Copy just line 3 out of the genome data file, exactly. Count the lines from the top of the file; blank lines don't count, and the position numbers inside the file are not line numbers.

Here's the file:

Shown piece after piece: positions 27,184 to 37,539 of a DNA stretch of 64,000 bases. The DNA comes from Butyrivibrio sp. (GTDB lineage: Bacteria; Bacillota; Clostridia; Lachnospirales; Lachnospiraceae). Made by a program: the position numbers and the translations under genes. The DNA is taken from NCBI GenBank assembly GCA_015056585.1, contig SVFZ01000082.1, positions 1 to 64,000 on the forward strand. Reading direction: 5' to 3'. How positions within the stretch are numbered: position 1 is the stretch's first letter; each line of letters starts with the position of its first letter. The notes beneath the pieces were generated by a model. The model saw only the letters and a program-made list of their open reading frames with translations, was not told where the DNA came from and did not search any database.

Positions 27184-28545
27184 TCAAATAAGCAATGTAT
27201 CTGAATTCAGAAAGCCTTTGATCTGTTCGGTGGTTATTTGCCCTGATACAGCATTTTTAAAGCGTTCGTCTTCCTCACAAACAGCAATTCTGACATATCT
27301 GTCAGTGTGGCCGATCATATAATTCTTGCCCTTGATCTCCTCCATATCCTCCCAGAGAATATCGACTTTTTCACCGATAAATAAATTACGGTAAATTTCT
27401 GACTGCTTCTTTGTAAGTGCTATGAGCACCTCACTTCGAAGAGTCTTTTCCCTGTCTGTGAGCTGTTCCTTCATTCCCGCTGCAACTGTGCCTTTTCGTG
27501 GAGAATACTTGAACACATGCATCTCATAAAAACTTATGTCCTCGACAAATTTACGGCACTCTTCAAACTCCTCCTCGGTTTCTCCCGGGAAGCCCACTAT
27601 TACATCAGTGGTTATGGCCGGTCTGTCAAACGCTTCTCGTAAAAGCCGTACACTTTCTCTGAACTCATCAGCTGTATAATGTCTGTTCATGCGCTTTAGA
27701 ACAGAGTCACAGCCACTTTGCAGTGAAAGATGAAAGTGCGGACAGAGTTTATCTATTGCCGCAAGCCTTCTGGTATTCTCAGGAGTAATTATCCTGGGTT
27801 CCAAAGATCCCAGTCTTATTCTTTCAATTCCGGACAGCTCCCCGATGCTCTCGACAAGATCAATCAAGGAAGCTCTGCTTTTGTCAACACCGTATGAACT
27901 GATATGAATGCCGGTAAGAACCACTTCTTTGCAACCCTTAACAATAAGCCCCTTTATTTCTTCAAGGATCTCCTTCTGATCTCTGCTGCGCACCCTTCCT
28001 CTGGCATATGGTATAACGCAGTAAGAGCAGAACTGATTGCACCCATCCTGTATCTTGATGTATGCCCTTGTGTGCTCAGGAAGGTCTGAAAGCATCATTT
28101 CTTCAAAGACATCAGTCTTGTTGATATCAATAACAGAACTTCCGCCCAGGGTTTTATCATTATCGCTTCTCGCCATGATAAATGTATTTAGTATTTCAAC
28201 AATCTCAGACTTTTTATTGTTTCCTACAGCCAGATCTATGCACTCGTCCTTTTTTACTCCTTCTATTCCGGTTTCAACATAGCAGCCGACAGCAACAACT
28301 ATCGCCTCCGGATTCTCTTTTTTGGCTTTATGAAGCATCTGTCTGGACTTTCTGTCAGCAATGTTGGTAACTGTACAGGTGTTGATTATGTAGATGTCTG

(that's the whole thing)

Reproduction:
27184 TCAAATAAGCAATGTAT